One of my favorite flowers is the bright, yellow sunflower that adorns many gardens in the high desert of Northern Nevada and The Great Basin.
Before attending a Van Gogh show in Reno, I was not a fan of this painter. By the time I left, I was. My favorite paintings included those with sunflowers.
“Vincent van Gogh began painting sunflowers during his stay in Paris from 1886 to 1888,” according to AI-Pro. “His choice to paint sunflowers can be understood in several ways. First, van Gogh was heavily influenced by the Impressionist and Neo-impressionist movements during his time in Paris. Both of these movements emphasized the use of bright, vibrant colors and light. Sunflowers, with their yellow and gold hues, aligned perfectly with what these art movements encouraged.
“Secondly, sunflowers held emotional and symbolic significance for van Gogh. He saw them as symbols of happiness, but also of gratitude. They expressed his gratitude for the friendship of fellow painters, like Paul Gauguin, to whom he sent a few of his sunflower paintings as a gift, expressing an excitement for Gauguin’s visit to his house in Arles, which he called the ‘yellow house.’”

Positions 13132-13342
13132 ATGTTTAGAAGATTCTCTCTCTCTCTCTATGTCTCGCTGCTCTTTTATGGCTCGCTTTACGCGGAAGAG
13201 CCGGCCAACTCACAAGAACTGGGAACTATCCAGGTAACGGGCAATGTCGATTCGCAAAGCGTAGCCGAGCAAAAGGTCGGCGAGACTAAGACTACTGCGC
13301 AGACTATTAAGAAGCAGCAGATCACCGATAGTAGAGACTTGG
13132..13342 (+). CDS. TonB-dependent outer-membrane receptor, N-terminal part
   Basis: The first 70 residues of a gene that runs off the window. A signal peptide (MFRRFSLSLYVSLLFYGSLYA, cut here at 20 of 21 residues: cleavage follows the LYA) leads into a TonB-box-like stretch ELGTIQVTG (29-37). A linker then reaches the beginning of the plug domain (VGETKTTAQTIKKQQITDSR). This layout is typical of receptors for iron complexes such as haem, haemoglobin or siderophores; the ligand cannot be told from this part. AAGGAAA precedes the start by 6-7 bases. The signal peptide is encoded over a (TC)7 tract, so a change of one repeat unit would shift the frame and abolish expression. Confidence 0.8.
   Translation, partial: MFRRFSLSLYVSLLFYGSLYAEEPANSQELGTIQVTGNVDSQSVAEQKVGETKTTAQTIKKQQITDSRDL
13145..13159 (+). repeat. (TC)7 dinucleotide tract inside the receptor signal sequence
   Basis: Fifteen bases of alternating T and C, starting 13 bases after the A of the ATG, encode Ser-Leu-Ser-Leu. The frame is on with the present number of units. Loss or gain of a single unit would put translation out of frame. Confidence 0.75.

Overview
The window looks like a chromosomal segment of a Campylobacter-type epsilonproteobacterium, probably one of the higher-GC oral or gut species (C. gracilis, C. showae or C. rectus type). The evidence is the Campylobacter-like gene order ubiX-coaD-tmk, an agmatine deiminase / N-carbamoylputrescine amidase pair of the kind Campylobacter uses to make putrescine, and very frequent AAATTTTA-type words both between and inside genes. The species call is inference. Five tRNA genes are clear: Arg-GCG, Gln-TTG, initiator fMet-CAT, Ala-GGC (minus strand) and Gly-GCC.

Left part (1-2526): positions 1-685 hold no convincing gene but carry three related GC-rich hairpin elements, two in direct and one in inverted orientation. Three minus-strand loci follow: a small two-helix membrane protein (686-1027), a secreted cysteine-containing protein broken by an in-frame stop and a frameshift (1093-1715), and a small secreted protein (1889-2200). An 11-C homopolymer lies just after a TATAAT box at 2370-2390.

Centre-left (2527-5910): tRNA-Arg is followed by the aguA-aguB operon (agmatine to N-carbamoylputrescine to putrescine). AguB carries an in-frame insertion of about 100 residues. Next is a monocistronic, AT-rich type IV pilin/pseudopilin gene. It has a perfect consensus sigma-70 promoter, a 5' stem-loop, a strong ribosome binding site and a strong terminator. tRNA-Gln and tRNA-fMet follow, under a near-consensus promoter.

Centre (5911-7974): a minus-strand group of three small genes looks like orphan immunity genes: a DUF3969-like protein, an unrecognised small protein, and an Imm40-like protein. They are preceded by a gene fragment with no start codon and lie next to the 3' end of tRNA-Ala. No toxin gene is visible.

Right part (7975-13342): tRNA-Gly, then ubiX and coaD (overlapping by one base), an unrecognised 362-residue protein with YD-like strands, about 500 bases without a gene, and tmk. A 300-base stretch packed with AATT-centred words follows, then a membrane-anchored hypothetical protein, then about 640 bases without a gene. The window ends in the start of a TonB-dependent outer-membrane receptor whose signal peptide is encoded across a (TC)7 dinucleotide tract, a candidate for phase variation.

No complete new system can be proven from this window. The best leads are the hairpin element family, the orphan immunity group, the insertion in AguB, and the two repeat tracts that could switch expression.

“He would compare himself to the plant,” AI-Pro noted. “He once told his brother Theo that he, too, was like a sunflower, constantly seeking light. As such, in his sunflower series (especially the ones he painted while in the south of France), the blooms served as reflections of himself.’
Economic constraints also played a role in van Gogh’s decision to paint sunflowers.
“He often struggled financially and thus had to paint things that were inexpensive and readily available,” AI-Pro noted. “Sunflowers, which were abundant in the region, were a natural choice. Overall, the sunflower can be seen as van Gogh’s mark of signature. They were not just still life representations in his paintings, but they carried deep emotional and symbolic meanings for the artist.”